Award Date

5-2010

Degree Type

Dissertation

Degree Name

Doctor of Philosophy in Psychology

Department

Psychology

First Committee Member

David E. Copeland, Chair

Second Committee Member

Mark H. Ashcraft

Third Committee Member

Joel S. Snyder

Graduate Faculty Representative

Alice J. Corkill

Number of Pages

121

Abstract

Spatial situation models are mental representations of the relationship between characters and objects in the narrative environment. Functional spatial relationships describe an interaction (or potential interaction) between characters and objects in the narrative environment. Although functional relations tend to produce stronger representations as compared with nonfunctional ones (Radvansky & Copeland, 2000), recent data also suggest that specification of causal information, specifically, survival-based scenarios in which characters are described as in immediate danger, may contribute to the construction and maintenance of spatial situation models (Jahn, 2004). For the current study, this idea was tested by comparing reading times and comprehension for narrative texts that describe characters in either dangerous or neutral scenarios who are interacting with objects in either a functional or nonfunctional manner. Although faster reading times and better recognition scores were observed for the functional critical sentences as compared with nonfunctional critical sentences, dangerous/survival scenarios did not enhance memory, but actually led to poorer memory. These results suggest that readers' ability to comprehend spatial relationships depend more on the functionality of the objects in the narrative environment than the survival status of the character, but that survival does contribute to readers subsequent memorial reconstruction of details described in the text.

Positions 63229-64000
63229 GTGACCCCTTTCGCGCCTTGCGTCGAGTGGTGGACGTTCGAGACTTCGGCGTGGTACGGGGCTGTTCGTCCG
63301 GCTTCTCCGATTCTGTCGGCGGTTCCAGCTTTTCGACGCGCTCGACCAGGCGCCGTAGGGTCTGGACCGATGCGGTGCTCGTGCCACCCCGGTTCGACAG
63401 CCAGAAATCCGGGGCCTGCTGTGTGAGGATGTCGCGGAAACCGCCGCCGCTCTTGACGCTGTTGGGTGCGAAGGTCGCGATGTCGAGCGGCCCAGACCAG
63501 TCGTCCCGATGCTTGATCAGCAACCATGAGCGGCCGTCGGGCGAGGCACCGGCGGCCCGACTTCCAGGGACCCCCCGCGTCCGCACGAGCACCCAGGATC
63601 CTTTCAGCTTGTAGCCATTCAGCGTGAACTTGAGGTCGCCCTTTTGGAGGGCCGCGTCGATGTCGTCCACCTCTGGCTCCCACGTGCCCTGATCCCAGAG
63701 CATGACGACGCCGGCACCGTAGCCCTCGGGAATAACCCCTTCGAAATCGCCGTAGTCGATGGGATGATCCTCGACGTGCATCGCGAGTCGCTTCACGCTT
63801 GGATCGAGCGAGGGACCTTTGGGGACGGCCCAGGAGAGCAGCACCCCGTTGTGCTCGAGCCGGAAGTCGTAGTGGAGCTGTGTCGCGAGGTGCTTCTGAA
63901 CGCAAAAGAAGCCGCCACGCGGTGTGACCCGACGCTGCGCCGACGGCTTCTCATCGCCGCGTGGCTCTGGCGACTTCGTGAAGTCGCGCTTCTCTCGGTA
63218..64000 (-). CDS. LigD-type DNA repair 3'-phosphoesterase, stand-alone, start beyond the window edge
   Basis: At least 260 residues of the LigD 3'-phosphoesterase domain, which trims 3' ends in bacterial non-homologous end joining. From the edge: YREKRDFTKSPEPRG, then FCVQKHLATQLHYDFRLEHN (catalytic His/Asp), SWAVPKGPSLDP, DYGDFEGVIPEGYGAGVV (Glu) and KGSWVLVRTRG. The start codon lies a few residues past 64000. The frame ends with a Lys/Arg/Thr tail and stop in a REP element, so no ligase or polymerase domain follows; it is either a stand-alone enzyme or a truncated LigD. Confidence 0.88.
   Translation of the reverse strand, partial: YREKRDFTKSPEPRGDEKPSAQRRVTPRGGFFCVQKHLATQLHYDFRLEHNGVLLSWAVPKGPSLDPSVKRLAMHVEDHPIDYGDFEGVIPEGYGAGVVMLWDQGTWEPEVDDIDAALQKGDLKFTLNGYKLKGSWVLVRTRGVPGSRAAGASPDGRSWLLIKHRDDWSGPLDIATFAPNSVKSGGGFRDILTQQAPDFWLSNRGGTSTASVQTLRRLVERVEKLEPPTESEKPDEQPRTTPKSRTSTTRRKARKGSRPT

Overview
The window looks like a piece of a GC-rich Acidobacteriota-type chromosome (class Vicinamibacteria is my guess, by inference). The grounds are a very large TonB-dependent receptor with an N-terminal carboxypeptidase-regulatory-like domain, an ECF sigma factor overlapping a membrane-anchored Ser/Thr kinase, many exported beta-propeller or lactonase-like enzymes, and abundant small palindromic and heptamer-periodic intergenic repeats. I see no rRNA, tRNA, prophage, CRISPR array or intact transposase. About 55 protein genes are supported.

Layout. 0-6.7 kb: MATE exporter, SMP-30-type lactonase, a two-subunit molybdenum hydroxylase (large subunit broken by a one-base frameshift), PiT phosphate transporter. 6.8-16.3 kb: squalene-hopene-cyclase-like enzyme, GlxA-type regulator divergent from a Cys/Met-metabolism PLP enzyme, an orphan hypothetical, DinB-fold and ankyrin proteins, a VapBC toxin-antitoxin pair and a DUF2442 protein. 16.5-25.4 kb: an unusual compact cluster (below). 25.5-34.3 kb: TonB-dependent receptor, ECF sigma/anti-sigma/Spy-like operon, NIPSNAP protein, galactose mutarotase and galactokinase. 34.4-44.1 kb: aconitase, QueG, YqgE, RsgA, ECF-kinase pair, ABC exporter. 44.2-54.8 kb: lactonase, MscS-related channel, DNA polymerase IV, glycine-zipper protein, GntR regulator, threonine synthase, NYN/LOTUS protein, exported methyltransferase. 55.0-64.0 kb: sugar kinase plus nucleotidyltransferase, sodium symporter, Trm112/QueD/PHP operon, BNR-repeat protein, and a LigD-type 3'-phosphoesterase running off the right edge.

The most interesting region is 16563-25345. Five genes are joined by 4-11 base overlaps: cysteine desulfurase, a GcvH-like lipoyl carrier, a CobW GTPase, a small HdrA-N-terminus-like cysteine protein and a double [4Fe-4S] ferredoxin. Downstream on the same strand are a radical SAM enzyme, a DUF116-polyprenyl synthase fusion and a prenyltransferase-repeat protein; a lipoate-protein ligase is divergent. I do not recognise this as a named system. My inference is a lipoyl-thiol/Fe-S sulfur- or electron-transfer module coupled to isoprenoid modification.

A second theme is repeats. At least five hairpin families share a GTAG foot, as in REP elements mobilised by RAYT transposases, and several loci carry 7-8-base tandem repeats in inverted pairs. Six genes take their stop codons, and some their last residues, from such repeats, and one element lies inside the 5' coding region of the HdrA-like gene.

Keywords

Adaptive memory; Reading comprehension – Psychological aspects; Reading comprehension – Research; Reading – Research; Spatial organization

Disciplines

Cognitive Psychology

Language

English


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